This is a subject that I was meaning to write about for a while. It is something that I think few are looking at yet it is in line with ongoing technological trends. We are seeing a lot of things taking place along these lines so it makes total sense to me.
For as long as most any of us can remember, the car dealership was a part of every town, especially small ones. Even today, in the non-urban areas, it is not uncommon to see car dealerships as the largest employer.
Of course, the days of the family owned car dealership died many moons ago. These days, in the United States, we see mega-dealerships that are multi-billion entities. They are basically "selling factories" that churn out an incredible amount of vehicles.
This all is going to come to an end. I do not thing most realize it but we are going reliving what took place 10 years ago.
The Lesson From Amazon
A decade ago, few, if any, knew about the retail apocalypse. We were proceeding along thinking that everything was status quo. There were stores which were in business for many decades that we frequented. Some of them were shopped at by many generations of families.
Little did we know that, within a few short years, a lot of them would encounter financial difficulty. Some of the most heralded retail addresses would see closures. Retail institutions like Sears and Macy's saw their worlds turned upside down.
The predator was something they did not expect. Amazon was quietly eating up market share as more sales went online. It got to the point where the retail establishments ended up becoming showrooms for Amazon. People would look at the product in a competitors store then go home and buy it online
What we need to emphasize here is the fact that this took place very quietly. That is, of course, until it was too late. Then the noise hit like a sonic boom. Many establishments found themselves sinking fast.
At this moment, the retail sector is in tatters. The physical chains are trying to fight back yet, in some ways. Amazon is trending on their turf. This powerful giant is intent on taking out most of the competition.
I do not know if this is a word but let us call it getting Teslorized. Here is where we see an enormous amount of disruption. While most focus upon the impact upon Toyota, Ford, and General Motors, I want to concentrate on the car dealers.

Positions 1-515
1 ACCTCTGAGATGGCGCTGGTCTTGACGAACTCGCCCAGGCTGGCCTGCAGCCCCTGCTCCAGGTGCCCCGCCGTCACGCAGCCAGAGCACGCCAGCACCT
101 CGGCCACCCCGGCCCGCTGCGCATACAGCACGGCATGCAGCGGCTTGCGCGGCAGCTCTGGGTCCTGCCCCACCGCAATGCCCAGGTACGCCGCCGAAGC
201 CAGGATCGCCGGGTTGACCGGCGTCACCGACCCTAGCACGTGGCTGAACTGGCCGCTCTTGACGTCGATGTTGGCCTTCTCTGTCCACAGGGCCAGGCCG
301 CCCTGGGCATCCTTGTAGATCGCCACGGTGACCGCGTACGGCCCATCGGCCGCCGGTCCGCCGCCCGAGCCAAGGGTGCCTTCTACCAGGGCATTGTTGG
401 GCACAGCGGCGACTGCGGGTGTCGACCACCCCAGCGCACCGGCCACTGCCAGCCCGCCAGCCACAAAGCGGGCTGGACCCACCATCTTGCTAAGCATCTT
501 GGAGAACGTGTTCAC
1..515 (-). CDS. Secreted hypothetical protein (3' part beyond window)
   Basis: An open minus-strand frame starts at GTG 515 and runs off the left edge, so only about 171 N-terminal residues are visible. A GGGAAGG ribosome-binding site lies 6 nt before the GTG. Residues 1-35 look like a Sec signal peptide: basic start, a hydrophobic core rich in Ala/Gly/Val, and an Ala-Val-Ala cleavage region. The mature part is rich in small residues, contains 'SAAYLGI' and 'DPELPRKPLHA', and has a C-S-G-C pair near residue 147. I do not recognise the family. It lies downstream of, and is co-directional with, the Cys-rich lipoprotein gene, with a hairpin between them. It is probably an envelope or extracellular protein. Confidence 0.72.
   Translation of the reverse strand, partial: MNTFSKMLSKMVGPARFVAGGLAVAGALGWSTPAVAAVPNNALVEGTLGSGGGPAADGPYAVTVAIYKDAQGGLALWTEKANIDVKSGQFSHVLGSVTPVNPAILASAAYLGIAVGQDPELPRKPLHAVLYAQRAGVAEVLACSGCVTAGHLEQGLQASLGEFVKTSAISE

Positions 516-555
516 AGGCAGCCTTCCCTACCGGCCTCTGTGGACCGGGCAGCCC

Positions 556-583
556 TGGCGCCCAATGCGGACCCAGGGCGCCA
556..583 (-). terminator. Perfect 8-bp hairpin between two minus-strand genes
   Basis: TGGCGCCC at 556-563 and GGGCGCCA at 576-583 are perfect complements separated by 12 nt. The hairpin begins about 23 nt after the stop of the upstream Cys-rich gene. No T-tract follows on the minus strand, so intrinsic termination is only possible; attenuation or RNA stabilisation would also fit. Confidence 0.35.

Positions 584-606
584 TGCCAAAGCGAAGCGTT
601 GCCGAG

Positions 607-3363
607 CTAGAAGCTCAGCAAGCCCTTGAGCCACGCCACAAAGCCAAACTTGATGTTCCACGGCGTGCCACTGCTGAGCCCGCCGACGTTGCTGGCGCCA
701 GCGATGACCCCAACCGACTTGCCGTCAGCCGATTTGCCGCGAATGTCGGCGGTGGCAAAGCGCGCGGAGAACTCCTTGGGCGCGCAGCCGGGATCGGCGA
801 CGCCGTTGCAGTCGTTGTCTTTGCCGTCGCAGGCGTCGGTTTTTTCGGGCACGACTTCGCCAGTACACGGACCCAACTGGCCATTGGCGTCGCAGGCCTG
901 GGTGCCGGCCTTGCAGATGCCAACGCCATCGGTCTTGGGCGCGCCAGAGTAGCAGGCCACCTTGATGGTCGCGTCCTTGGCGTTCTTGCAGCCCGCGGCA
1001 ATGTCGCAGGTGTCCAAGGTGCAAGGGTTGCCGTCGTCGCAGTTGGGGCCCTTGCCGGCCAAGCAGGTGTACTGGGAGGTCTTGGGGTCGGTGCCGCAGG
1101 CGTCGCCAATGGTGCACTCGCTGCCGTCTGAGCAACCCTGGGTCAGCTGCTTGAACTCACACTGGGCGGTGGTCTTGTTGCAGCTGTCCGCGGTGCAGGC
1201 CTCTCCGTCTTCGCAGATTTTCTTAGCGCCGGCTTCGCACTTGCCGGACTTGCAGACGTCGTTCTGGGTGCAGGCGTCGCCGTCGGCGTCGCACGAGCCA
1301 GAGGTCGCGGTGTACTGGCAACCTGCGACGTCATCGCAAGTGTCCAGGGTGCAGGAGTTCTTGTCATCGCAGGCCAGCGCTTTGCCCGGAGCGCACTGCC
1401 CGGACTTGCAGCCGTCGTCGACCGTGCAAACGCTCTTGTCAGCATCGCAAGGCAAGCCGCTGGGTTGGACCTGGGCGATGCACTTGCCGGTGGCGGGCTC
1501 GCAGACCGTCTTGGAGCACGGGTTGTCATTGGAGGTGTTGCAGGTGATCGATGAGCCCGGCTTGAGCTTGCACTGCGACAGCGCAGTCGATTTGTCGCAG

This is the network through which most of the cars in the United States are sold. It is safe to presume it is like that in most countries but we will use U.S. numbers for simplicity sake.
Here is the vehicles sales for the United States:
As we can see, the industry is typically between 15M-17M cars sold. We will use the 15 million number as the basis for our calculations.
So how much impact will Tesla have?
Here is the end of 3rd quarter vehicle sales for the US.
The numbers tell us that, at this point, Tesla is merely a rounding error. Their US volume does not amount to much of the pie at all. We can see that 223K out of 11.7 million does not equate to much.
Obviously, the numbers out of China are much better. It is a larger factory, one that they are using to export to Europe and Australia. The US plant, is older, smaller, and less efficient.
Nevertheless, Amazon was not considered much of a threat a decade ago in the retail world. Thus, it is best not to overlook Tesla in this equation.
The End Of The Car Dealership
While car dealership are well established, they are not popular. People hate going to buy a car. Survey after survey tell us how much people despise the process.
With Tesla, this is removed. It has no car dealerships. Instead, all vehicles are ordered online (sound familiar). Thus, if the company can establish a large part of the market, the local dealership could be in a heap of trouble.
In fact, that is exactly what I believe is going to happen.
Tesla reaffirmed on their latest earnings call that they expect to increase their production by a minimum of 50% each year for the foreseeable future. This year, they will likely come in around 900K vehicles sold. Most are overseas so we can give them roughly 250K in the US for 2021.
There is, however, an ace in the hole. The company is within a few weeks of opening a massive factory in Austin, Tx. This is going to produce the Model Y and then, towards the end of 2022, start on the Cybertruck.
Here is where things get very interesting. Using 2023 as our year, what happens to car dealerships if Tesla is selling 1.5 million vehicles in the US? While this seems like a huge jump, many presume the ramp up time for the Model Y will mirror Shanghai. This means that they will be able to blow out at least 750K of these vehicles in 2023. Add in the Cybertruck which could spit out 400K along with expansion of Fremont and you are at the 1.5 million level.
That is roughly 1/10th of the US vehicle market. What happens when 10% of all vehicles sold are done outside the dealership network?
The reality is that any industry has a tough time losing 10% of its revenue. It does, however, get much worse.
If the company can keep scaling, either through efficiency or adding more lines, we could see this number cross 2 million in 2024. Seems outrageous at the moment yet that is the pace of scaling this company is on. For the past 5 years, the vehicle growth rate came in at a yearly 56%.
What we need to ask is whether the dealership network can sustain a 15% hit in the next half decade? We are not even taking into account the loss in service revenue which, we can presume, will take a while to filter through. Loss of new sales is an immediate hit though.
How many cars does Tesla need to sell before these dealerships find themselves in a similar position to the retail sector.
I believe they are in the process of being Teslorized. This is something that few are talking about.
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